Missionary; b. Montreal, Canada, April 7, 1735; d. New Madrid, Mo., Aug. 15, 1802. He was the eldest of five children of Pierre and Marie Madeleine (Brunet) Gibault, peasants whose ancestors had come to New France in 1663. Sometime in his youth he visited the Mississippi Valley with a fur brigade. Gibault received two years of theological training in the diocesan seminary of Quebec, where he was ordained at the age of 25. In June 1760 he went to the Illinois country, where, from the time of the expulsion of the Jesuits, the aging Sebastian Meurin, SJ, was the only priest to care for the French and indigenous people residing between Michilimakinac and the Arkansas River. Gibault settled at Kaskaskia, and from there he visited Vincennes, Ste. Genevieve, Cahokia, St. Louis, Peoria, St. Joseph (Michigan), and Michilimakinac. In 1777 he was left alone in the ministry when Meurin died at Prairie du Rocher.
When the War of Independence began, Bp. Joseph Briand of Quebec forbade any of the clergy or laity of his diocese to offer help to the revolutionists, threatening suspension of offenders among ecclesiastics and denial of the Sacraments to the laity. However, Gibault lent his support to Gen. George Rogers Clark when the Virginian appeared on July 4, 1778, to persuade the citizenry and the native Americans at Kaskaskia, Cahokia, and Vincennes to join the American cause. The priest's courageous action was the deciding factor in the success of General Clark's campaign. Gibault continued on friendly terms with American officials, but in 1782, when lawless easterners drifted into the Illinois country, making Kaskaskia their center, he left there, taking up residence in Ste. Genevieve. From there he continued to care for the religious needs of the Catholics in the Mississippi Valley. In 1789 when Bp. John Carroll acquired episcopal jurisdiction over the territory, Gibault was in a quandary regarding the source of his ecclesiastical faculties. Though Carroll treated the veteran missionary kindly, Gibault preferred to leave Ste. Genevieve in favor of New Madrid, Mo., which was then clearly within Spanish territory. He applied to Spanish civil authorities as well as to the newly appointed bishop of the See of Louisiana, and in 1792 became the pastor of New Madrid, where he died ten years later.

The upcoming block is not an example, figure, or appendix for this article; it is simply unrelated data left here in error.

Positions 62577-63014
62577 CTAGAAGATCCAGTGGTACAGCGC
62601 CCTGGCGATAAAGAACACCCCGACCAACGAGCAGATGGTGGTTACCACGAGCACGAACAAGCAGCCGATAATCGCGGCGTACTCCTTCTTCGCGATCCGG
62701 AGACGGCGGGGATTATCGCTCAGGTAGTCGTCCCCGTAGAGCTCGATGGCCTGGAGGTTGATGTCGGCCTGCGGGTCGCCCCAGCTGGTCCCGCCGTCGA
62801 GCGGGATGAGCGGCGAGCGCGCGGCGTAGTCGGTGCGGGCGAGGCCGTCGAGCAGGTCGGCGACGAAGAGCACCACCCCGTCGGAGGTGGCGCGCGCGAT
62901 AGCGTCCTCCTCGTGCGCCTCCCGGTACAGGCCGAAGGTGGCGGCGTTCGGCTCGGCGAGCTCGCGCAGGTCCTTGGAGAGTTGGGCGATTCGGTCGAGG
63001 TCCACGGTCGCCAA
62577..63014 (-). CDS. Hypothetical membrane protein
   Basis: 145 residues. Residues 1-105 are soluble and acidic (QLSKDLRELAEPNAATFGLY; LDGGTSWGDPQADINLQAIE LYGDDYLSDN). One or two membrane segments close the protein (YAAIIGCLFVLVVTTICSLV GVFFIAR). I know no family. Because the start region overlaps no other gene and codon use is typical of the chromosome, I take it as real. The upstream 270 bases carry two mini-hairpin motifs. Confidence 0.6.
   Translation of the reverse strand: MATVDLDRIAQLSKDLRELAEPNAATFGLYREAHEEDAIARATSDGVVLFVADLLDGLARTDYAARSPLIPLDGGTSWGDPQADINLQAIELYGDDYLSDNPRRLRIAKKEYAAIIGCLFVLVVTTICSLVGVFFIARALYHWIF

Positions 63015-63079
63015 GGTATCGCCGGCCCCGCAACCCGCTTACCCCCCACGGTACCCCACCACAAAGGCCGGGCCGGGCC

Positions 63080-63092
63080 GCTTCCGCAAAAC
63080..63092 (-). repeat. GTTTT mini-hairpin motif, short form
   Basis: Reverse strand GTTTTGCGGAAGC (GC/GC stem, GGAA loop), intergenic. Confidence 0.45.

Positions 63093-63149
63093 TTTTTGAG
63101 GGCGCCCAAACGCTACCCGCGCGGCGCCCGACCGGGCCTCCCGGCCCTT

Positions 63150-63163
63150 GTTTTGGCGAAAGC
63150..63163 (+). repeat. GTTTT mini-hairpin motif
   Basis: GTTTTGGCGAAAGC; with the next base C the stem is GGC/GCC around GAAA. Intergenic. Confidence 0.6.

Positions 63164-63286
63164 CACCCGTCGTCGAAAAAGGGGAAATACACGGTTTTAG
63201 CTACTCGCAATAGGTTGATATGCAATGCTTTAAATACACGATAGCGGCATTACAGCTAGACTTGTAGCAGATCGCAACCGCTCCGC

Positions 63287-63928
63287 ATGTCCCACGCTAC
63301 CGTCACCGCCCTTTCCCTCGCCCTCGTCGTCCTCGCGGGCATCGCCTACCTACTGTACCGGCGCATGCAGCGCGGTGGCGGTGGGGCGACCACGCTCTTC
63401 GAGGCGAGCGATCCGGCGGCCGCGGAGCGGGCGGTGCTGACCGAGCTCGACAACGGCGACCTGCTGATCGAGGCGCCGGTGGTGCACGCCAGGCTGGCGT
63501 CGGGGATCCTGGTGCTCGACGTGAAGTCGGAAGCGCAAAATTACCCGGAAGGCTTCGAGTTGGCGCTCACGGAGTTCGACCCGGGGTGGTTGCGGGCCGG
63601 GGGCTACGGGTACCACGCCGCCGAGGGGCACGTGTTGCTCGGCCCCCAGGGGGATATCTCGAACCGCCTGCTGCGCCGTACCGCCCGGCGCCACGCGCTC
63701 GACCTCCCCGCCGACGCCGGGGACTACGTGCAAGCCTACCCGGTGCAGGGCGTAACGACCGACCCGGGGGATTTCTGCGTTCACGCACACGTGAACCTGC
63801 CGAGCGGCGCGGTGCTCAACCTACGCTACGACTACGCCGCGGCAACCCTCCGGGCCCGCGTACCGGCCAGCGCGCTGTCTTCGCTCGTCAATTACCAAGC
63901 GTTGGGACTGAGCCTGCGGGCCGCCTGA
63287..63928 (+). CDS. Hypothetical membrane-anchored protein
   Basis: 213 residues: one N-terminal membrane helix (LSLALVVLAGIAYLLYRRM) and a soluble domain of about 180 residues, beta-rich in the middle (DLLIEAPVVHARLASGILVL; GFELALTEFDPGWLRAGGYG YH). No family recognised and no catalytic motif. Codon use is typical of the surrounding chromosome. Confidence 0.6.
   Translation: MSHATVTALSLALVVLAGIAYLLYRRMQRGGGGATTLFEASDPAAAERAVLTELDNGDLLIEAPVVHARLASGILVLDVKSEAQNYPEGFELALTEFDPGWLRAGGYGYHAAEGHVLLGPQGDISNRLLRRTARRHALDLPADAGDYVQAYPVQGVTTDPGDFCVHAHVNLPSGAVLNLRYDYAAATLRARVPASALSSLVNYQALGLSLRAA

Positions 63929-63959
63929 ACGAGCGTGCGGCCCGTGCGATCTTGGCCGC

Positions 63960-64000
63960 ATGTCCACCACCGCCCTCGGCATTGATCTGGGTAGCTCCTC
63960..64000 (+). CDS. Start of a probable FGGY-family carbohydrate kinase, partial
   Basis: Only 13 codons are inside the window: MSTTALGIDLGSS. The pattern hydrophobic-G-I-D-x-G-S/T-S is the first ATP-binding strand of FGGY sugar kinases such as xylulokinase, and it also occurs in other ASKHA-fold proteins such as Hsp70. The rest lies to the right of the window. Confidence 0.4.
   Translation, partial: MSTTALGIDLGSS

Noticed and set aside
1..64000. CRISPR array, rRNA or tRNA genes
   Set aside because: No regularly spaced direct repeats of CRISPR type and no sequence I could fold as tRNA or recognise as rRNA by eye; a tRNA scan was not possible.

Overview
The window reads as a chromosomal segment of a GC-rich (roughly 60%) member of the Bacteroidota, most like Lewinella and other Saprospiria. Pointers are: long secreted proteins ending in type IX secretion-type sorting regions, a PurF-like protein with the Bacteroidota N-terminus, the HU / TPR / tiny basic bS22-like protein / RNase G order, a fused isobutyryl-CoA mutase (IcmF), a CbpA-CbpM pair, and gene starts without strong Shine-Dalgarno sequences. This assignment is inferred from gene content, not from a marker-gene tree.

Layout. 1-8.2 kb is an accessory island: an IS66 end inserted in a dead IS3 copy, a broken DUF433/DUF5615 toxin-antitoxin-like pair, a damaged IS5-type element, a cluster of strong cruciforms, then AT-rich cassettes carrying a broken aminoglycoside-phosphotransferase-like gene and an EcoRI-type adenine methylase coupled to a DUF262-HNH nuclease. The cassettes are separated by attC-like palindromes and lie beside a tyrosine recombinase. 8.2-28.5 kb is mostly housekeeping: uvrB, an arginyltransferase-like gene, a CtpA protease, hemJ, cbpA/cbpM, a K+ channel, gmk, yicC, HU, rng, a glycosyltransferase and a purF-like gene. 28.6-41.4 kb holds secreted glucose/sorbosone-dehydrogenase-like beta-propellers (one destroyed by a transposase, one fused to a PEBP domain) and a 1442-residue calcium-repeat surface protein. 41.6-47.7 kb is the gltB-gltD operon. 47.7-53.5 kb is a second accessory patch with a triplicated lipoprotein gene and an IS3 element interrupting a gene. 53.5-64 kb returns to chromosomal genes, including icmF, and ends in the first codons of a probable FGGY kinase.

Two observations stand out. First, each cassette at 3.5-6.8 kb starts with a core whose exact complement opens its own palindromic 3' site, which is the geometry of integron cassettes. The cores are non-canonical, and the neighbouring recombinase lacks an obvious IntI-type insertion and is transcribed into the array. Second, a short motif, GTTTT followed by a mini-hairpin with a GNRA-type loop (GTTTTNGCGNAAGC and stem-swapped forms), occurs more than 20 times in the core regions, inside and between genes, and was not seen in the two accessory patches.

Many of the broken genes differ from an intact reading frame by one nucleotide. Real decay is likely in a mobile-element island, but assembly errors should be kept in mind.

Bibliography: Archives of the Archdiocese of Baltimore. Archives of the Archdiocese of St. Louis. The New Madrid collection in the Missouri Historical Society of St. Louis. j. c. dunn, jr. "Father Gibault," Transactions of the Illinois State Historical Society (1905) 15–34.
[j. p. donnelly]